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The Couple that Studies Medicine Together, Stays Together

When it comes to medicine and science, the honeymoon for Gregory and Kandis Adams of Atlanta, Georgia has just begun.

Three years and eight months ago, they met while visiting college campuses for graduate programs that might lead them to medical school. Gregory's opening line to Kandis was, "Hey, we have the very same backpack." Whether those were the decisive words that swayed Kandis will never be known for sure, but eight months later, they were married.

They are currently both finishing master's degrees in Biomedical Research at the Morehouse School of Medicine in Atlanta and are passionate about the science of cancer health disparities. They each have 3.5 grade point averages and are applying to medical schools. Before they were married it was agreed: "Even if we end up marrying someone else, we will both start a medical practice together," Gregory said.

Their first and foremost rule: never compete against each other, but compete to make one another better. "We will work together to reach the same goal," said Kandis. "And working together has made learning science a whole lot easier."

In October, Gregory and Kandis were in Miami, Florida for the American Association of Cancer Research (AACR) Science of Cancer Health Disparities Conference. As a recipient of a NCI/CRCHD sponsored AACR Minority Scholar in Cancer Research Award, Gregory had the opportunity to present a poster on epithelial ovarian carcinoma and some of the work he has done with CRCHD grantee, Dr. Felix O. Aikhionbare. This award enhances the education and training of minority researchers, and provides support for participation of early-career, meritorious minority scientists at the AACR Annual Meeting.

AACR provides a forum to connect trainees to funding opportunities, to showcase their science, and to increase knowledge of cancer health disparities. Gregory and Kandis have attended several health disparity conferences together. Gregory has recently co-authored a scientific paper on mitochondrial DNA analysis in colorectal adenomas.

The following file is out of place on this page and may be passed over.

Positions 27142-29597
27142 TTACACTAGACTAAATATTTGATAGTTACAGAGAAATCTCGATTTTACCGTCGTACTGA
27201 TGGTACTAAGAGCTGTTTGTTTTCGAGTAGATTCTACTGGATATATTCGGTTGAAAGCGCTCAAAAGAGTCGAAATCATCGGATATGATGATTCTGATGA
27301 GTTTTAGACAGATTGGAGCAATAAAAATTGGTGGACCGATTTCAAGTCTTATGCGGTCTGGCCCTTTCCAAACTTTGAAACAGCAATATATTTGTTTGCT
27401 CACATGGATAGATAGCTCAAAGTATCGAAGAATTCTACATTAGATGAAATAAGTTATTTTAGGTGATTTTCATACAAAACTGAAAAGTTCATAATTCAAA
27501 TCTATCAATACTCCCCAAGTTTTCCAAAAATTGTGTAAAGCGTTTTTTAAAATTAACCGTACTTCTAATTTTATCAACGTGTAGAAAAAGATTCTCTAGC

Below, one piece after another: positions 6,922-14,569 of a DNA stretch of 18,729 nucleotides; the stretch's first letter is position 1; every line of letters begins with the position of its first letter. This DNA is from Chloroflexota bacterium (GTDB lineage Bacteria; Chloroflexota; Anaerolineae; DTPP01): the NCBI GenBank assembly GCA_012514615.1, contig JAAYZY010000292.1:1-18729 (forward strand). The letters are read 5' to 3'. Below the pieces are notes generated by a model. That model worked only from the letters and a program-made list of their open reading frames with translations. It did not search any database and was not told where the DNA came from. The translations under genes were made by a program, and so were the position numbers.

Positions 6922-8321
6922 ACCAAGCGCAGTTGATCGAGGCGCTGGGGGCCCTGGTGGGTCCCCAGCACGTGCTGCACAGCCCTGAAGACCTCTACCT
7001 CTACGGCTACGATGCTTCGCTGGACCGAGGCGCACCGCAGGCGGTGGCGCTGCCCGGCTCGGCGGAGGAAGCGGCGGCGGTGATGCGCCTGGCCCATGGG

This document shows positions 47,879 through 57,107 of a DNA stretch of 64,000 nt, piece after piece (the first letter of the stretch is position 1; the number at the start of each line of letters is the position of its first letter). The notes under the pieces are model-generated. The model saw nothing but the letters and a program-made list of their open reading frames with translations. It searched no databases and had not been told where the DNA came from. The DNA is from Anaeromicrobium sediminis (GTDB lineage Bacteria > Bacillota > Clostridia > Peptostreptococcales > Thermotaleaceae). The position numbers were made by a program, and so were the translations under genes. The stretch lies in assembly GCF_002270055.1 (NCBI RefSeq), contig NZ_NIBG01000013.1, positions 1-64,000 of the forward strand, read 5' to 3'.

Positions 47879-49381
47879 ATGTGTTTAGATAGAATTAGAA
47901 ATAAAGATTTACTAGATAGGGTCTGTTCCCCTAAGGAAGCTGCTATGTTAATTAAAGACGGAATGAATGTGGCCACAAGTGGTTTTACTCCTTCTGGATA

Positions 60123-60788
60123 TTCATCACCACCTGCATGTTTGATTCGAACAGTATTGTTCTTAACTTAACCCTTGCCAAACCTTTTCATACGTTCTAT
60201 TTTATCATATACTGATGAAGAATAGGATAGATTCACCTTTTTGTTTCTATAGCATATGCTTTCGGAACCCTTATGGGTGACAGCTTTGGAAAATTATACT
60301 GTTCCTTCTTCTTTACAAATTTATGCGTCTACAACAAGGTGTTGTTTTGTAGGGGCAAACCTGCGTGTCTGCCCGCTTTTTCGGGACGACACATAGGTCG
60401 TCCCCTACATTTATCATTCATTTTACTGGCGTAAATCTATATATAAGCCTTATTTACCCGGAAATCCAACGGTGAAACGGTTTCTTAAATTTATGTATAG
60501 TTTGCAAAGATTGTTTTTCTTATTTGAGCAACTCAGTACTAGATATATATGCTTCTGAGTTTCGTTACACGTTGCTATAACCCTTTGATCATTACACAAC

Gregory's current research, with Dr. Aikhionbare, funded by NCI/CRCHD, is focused on the role of the mitochondrial genome alterations as modifier 'genes' in the early and progressive stages, and dissecting the molecular basis of intra-tumor heterogeneity in colorectal adenomas. It may be possible to screen colon cancer patients even earlier than age 50 (with or without colonoscopy), which is many times performed in a hospital. Colonoscopy is the endoscopic examination of the colon and the distal part of the small bowel with a camera or a fiber optic camera on a flexible tube passed through the anus. A number of Black men have been shown in numerous studies to avoid this colonoscopic procedure because of fear, pain or embarrassment.

Kandis is studying airplane jet lag not only on how it affects the circadian rhythm but also how it affects the body's immune system, during an inflammatory state. Any seasoned air traveler knows they not only battle extreme tiredness up to a week afterward, but many times come down with a cold. While the cold could be initiated by being in close quarters with other passengers or being in another country with unfamiliar viruses, it may also be caused by a down immune system and inflammatory response caused by a variety of reasons that Kandis hopes to delineate. She is currently working with mouse models and found a passenger is more prone to get jet lag going from West to East rather than East to West.

Both Kandis and Gregory have shadowed doctors both in Atlanta and elsewhere. Kandis spent the summer of 2005 at the Yale University Medical School Summer Medical Education Program. She also became a NASA Scholar in 2010 . Gregory shadowed a physician from Johns Hopkins and worked as a volunteer at Johns Hopkins Medical Institution Bayview Hospital in 2007.

"Gregory and Kandis have the desire to help others and discipline to treat the poor," said Gregory's uncle, Willie Adams, PA. "They would make good physicians for minority and underserved communities, which is what they would like to do."

When they aren't preparing for medical school, Gregory and Kandis spend time giving back to the community. They work at the Ben Carson Science Academy in Atlanta to get young minority students better acquainted with science and mathematics. They established a Youth Mentoring program, an organization called D.R.R.L.L. (Discipline Respect Responsibility Leadership, and Love). Kandis is a youth Sunday school secretary and coordinator, and Gregory like his father is an ordained Minister of the True Church of God in Christ, Inc. of the Apostles' Doctrine and Faith.

They have both volunteered for Project3Sixty, Inc, helping to establish a rehabilitation center for the homeless. In 2008, the couple went on a health care adventure where they moved to Antigua, studied healthcare techniques, and gained an edge on the experience of residing in a poverty stricken and healthcare lacking country.

Updated: 12/07/10